"THE COURT: Motions for judgment of acquittal on both counts are denied."

Defense counsel objected and, at an ensuing bench conference out of the jury's earshot, moved for a mistrial based on the trial justice's express denial of defendant's motions for acquittal in the jury's presence. Defense counsel moved alternatively that if the motion to pass were denied, a cautionary instruction be given to the jury. The trial justice reserved decision on defendant's

Page 1365

mistrial motion and stated that if at the appropriate time he felt he could not grant a sufficient cautionary instruction, he would then rule on the motion to pass. After further brief proceedings, defense counsel requested a recess during which he renewed his motion for a mistrial, arguing that the court's remarks before the jury were manifestly prejudicial to defendant. Defense counsel also withdrew his earlier alternative request for a cautionary instruction and asserted that any cautionary instruction would be objectionable. The court denied defendant's motion, and both sides proceeded with their closing arguments to the jury. Before instructing the jury, the trial justice permitted defendant an opportunity to request a cautionary instruction. The defendant rejected the opportunity and moved once again for a mistrial. The trial justice denied that motion also.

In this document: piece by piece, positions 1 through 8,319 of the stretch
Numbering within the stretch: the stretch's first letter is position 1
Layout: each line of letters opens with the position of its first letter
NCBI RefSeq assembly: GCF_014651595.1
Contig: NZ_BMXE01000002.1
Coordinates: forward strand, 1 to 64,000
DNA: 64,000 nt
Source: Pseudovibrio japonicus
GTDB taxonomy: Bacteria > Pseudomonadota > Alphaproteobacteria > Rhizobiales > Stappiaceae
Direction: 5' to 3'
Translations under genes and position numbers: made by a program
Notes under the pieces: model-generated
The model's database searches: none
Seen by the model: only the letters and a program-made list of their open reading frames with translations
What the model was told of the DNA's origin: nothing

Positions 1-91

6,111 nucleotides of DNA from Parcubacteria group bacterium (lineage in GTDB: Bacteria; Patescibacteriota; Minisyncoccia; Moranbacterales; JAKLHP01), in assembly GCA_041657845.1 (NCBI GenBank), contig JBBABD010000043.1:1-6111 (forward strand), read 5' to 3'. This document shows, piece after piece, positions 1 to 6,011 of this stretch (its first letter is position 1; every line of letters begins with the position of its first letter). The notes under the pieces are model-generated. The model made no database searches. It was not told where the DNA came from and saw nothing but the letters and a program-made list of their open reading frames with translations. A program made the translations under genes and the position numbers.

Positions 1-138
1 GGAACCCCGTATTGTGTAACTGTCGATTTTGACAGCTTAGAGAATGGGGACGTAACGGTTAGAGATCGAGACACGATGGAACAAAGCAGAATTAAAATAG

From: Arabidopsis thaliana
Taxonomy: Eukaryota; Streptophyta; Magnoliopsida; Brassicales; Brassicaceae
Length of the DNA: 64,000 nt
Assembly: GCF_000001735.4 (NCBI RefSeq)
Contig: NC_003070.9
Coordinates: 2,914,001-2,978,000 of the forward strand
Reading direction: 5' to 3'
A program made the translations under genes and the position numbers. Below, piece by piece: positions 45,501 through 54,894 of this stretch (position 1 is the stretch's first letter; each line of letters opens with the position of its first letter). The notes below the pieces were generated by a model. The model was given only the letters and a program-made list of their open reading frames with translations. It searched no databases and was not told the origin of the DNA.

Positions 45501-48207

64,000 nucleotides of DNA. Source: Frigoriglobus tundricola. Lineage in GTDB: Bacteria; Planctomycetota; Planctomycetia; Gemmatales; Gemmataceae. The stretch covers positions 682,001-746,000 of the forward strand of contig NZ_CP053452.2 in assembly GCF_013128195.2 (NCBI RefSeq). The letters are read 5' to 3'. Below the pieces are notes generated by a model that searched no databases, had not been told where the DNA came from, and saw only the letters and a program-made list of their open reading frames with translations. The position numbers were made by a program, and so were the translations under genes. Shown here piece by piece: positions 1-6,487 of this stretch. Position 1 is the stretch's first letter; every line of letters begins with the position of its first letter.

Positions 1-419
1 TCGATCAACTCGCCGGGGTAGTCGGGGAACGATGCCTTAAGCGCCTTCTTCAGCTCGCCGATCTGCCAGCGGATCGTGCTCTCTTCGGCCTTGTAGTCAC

On this appeal defendant argues that the trial justice's refusal to pass the case deprived him of his constitutional rights to a fair trial. Referring to the opinion in Quercia v. United States, 289 U.S. 466, 53 S.Ct. 698, 77 L.Ed. 1321 (1933), defendant reminds us that "(T)he influence of the trial judge on the jury 'is necessarily and properly of great weight' and 'his lightest word or intimation is received with deference, and may prove controlling.' " Id. at 470, 53 S.Ct. at 699, 77 L.Ed. at 1325. The defendant claims that the jury at his trial probably perceived the court's denial of his motions for acquittal to mean that the trial justice thought he was guilty. Proceeding on the premise that no statement made before a jury could be so damaging as one implying that the trial justice believes that a defendant is guilty, defendant concludes that the trial justice's remarks irreparably influenced the jury's deliberations to his prejudice. In added support of his claim, defendant refers us to the cases of State v. Hull, 106 R.I. 285, 258 A.2d 791 (1969) and State v. Harris, 89 R.I. 202, 152 A.2d 106 (1959), where we stated that a trial justice invades the province of the jury if he conveys to the jury his impressions of the weight they should give to any of the testimony. He argues that denial of his motions for judgment of acquittal within the hearing of the jury is tantamount to the practice that we denounced in those cases. The defendant's position both at trial and now on appeal is that "there was no way to dispel the prejudicial effect of the open court denial, and that a cautionary instruction would compound the harm already done."